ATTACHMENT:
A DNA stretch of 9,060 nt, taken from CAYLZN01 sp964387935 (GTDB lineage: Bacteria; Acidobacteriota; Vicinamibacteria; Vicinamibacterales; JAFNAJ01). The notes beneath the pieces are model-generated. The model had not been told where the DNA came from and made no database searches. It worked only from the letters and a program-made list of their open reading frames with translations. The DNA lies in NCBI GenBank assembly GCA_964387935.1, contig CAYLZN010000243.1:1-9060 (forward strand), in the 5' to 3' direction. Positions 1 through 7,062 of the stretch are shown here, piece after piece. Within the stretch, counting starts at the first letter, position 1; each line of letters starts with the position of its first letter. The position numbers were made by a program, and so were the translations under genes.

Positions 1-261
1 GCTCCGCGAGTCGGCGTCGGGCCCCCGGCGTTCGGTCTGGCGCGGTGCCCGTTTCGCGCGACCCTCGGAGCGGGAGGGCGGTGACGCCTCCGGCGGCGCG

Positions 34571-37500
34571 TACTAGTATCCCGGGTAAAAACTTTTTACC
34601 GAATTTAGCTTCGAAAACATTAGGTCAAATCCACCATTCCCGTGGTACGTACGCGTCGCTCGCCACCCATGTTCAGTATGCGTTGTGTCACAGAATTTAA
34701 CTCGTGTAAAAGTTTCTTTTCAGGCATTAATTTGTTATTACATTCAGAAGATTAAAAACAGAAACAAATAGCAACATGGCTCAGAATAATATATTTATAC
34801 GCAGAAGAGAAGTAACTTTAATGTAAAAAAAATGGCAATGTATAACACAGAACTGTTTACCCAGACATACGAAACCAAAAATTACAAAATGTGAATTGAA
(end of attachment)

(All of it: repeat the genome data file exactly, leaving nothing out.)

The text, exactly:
A DNA stretch of 9,060 nt, taken from CAYLZN01 sp964387935 (GTDB lineage: Bacteria; Acidobacteriota; Vicinamibacteria; Vicinamibacterales; JAFNAJ01). The notes beneath the pieces are model-generated. The model had not been told where the DNA came from and made no database searches. It worked only from the letters and a program-made list of their open reading frames with translations. The DNA lies in NCBI GenBank assembly GCA_964387935.1, contig CAYLZN010000243.1:1-9060 (forward strand), in the 5' to 3' direction. Positions 1 through 7,062 of the stretch are shown here, piece after piece. Within the stretch, counting starts at the first letter, position 1; each line of letters starts with the position of its first letter. The position numbers were made by a program, and so were the translations under genes.

Positions 1-261
1 GCTCCGCGAGTCGGCGTCGGGCCCCCGGCGTTCGGTCTGGCGCGGTGCCCGTTTCGCGCGACCCTCGGAGCGGGAGGGCGGTGACGCCTCCGGCGGCGCG

Positions 34571-37500
34571 TACTAGTATCCCGGGTAAAAACTTTTTACC
34601 GAATTTAGCTTCGAAAACATTAGGTCAAATCCACCATTCCCGTGGTACGTACGCGTCGCTCGCCACCCATGTTCAGTATGCGTTGTGTCACAGAATTTAA
34701 CTCGTGTAAAAGTTTCTTTTCAGGCATTAATTTGTTATTACATTCAGAAGATTAAAAACAGAAACAAATAGCAACATGGCTCAGAATAATATATTTATAC
34801 GCAGAAGAGAAGTAACTTTAATGTAAAAAAAATGGCAATGTATAACACAGAACTGTTTACCCAGACATACGAAACCAAAAATTACAAAATGTGAATTGAA